Kevin Breen, a 44-year-old and father of three, was admitted to a hospital in Grand Rapids, Michigan, for stomach pain. His experience would change his life and cost him almost all four of his limbs in a quadruple amputation.
Breen’s story begins on Christmas Day. On a day usually full of cheer and fun, Breen felt tired and sickly. His fatigue continued for two more days until he began experiencing excruciating pains in his stomach.
His wife, Julie Breen, 33, drove him to the hospital where they prescribed pain and nausea medication that had little to no effect.
“They just didn't work,” Kevin Breen explained. “I felt worse the next morning, and I said, 'We gotta go to the hospital.'”
He had experienced similar pains before during his bout with appendicitis, but this pain was more than anything he had experienced before.
After enduring a night of the excruciating pain, Breen knew “something just wasn’t right”.
He was admitted to the hospital, but doctors had little success in identifying what was wrong with him. Several tests came out inconclusive. Only after looking at the results of a CT scan, doctors concluded he may have ruptured an ulcer.
Breen was immediately rushed into exploratory surgery where they found “1 ½ liters of infected pus in his abdominal region.”
“I’ve never seen this before and I don’t like it,” commented Elizabeth Steensma, the surgeon who performed the operation on Breen.
She explained that abdominal infections were rare and that the amount of material buildup they found in Breen usually suggested an organ had been punctured. However, the doctors were unable to find any holes in his organs and were unable to identify how and why so much pus was in his system.
While doctors continued looking for an explanation for Breen’s condition, he began developing a bright red rash around his torso.
They sent a sample culture to the microbiology lab that came back positive for strep. Steensma concluded that Breen had contracted strep that travelled from his throat to his stomach. This case of strep has only been seen 32 times in the past and Breen’s case involved a particularly strong strain that left his body unable to defend itself.
“It's estimated that there are over 1 million cases per year, and this is only the second case that has ever been reported of strep traveling from a male patient's throat to his stomach,” Steensma said.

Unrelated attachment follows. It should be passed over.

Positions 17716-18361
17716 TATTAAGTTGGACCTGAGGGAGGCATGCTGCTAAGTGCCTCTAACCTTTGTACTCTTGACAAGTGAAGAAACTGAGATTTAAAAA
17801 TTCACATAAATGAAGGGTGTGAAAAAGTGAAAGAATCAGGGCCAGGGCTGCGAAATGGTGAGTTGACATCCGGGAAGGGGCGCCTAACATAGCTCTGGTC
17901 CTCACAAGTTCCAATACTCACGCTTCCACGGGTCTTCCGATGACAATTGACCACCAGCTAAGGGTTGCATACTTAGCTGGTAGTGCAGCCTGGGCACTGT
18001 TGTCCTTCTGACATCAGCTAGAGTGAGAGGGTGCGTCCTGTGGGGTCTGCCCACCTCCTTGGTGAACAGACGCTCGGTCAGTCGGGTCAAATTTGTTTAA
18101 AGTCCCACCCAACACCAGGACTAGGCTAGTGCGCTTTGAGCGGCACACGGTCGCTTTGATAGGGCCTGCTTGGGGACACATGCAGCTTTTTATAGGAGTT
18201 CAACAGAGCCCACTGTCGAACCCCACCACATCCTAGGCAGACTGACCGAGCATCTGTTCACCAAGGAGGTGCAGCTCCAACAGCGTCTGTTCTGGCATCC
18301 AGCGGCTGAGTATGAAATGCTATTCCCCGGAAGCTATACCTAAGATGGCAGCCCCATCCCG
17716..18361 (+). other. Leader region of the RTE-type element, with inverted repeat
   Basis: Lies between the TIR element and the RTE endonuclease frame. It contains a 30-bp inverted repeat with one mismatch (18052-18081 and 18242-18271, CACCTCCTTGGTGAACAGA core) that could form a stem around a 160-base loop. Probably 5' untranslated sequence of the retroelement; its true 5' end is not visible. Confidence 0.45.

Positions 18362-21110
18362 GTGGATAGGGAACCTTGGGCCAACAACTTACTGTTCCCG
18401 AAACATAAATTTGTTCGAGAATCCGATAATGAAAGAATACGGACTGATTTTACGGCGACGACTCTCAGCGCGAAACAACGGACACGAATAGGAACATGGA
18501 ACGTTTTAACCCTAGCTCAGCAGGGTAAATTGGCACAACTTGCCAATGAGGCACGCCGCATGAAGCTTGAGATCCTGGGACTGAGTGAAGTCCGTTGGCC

The doctors figured out what was wrong with Breen, but the struggle for his life was just beginning. The infection caused him to go into severe septic shock that began shutting down his body, severely worsening his condition.
The situation was so dire that doctors suggested his close family should be informed that he may not live much longer.
Breen, 44, (center) with wife and three kids. Source: CNN
“He had renal failure and acute kidney injury and liver injury and abnormalities in coagulation of his blood clotting. His blood pressure was so profoundly low, he pretty much required maximum doses of three medications to maintain it," Steensma explained.
Breen was suffering from multi-system organ failure and needed a ventilator to keep him alive.
Constant infusions of antibiotics and blood pressure medication allowed Breen’s body to begin fighting back a few days after surgery. His condition stabilized and he began to show enough signs of recovery that he was released from the intensive care unit into an acute rehab hospital.
While the blood pressure medication kept Breen alive during his most crucial days in the hospital, it came at the cost of his hands and feet. The medication redirected blood flow to his vital organs away from his extremities. The lack of blood caused irreparable necrosis, or tissue death, in his hands and feet.
After being admitted to the acute rehab hospital, Breen was forced to begin a series of four surgeries to “partially amputate both of his feet, his left hand, and multiple fingers on his right hand” that had suffered from necrosis.
A day after his first surgery, Breen found it difficult to do “the simple things like getting up from the couch to get a snack or grabbing a tissue to blow [his] nose.”
“It's frustrating, I'm not gonna lie, but I have hope that I'll regain my mobility and the ability to take care of myself,” he said. “I’m not going to let it beat me down.”
Image credit: WoodTV
Steensma was amazed at his recovery. “I can't even begin to tell you how grateful we all are that he's doing so well,” she said. “He's home with his family. His kidneys have recovered. He's off dialysis, and he's regaining his life. That's the best we could wish for him.”
His family is overjoyed and grateful to have Breen safely back at home.
“Things are hard, but at the end of the day I have a husband — and my kids have a dad,” Julie Breen said.
A GoFundMe page has been started in support of Breen and his family. They have almost reached their goal of $150,000 to cover the costs associated with Breen’s life-threatening illness and his recovery.
Breen’s future is uncertain, but he hopes to receive prosthetic limbs so he can resume enjoying life.
“I'd like to be able to water ski again,” he said. “That was a huge passion of mine. I may not be able to do it at the same level, but just getting out there would be special.”
Source: Holley P. A father went to the hospital with stomach pain. He left without his hands and feet. Washington Post. March 18, 2017.